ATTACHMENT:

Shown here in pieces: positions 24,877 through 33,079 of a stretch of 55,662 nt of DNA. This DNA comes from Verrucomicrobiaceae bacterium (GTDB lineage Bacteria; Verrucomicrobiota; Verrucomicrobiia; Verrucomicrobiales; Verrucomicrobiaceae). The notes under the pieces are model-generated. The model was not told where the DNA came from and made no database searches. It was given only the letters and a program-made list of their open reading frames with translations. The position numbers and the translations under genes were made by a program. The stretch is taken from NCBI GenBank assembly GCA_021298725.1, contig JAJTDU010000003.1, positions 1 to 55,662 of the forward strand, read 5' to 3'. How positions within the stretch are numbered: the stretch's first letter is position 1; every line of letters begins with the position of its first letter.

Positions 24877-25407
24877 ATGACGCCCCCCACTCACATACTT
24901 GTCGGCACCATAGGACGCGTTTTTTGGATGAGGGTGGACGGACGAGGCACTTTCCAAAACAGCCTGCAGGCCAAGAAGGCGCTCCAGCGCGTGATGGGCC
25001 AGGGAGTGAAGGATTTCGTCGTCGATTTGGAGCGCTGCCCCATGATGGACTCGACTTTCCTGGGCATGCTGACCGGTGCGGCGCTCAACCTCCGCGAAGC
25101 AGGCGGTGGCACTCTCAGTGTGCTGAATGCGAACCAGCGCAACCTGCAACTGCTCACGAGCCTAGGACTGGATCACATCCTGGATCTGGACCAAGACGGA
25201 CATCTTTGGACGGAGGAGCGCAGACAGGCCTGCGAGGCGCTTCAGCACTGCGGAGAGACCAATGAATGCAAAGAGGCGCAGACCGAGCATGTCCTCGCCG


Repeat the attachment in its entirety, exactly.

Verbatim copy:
Shown here in pieces: positions 24,877 through 33,079 of a stretch of 55,662 nt of DNA. This DNA comes from Verrucomicrobiaceae bacterium (GTDB lineage Bacteria; Verrucomicrobiota; Verrucomicrobiia; Verrucomicrobiales; Verrucomicrobiaceae). The notes under the pieces are model-generated. The model was not told where the DNA came from and made no database searches. It was given only the letters and a program-made list of their open reading frames with translations. The position numbers and the translations under genes were made by a program. The stretch is taken from NCBI GenBank assembly GCA_021298725.1, contig JAJTDU010000003.1, positions 1 to 55,662 of the forward strand, read 5' to 3'. How positions within the stretch are numbered: the stretch's first letter is position 1; every line of letters begins with the position of its first letter.

Positions 24877-25407
24877 ATGACGCCCCCCACTCACATACTT
24901 GTCGGCACCATAGGACGCGTTTTTTGGATGAGGGTGGACGGACGAGGCACTTTCCAAAACAGCCTGCAGGCCAAGAAGGCGCTCCAGCGCGTGATGGGCC
25001 AGGGAGTGAAGGATTTCGTCGTCGATTTGGAGCGCTGCCCCATGATGGACTCGACTTTCCTGGGCATGCTGACCGGTGCGGCGCTCAACCTCCGCGAAGC
25101 AGGCGGTGGCACTCTCAGTGTGCTGAATGCGAACCAGCGCAACCTGCAACTGCTCACGAGCCTAGGACTGGATCACATCCTGGATCTGGACCAAGACGGA
25201 CATCTTTGGACGGAGGAGCGCAGACAGGCCTGCGAGGCGCTTCAGCACTGCGGAGAGACCAATGAATGCAAAGAGGCGCAGACCGAGCATGTCCTCGCCG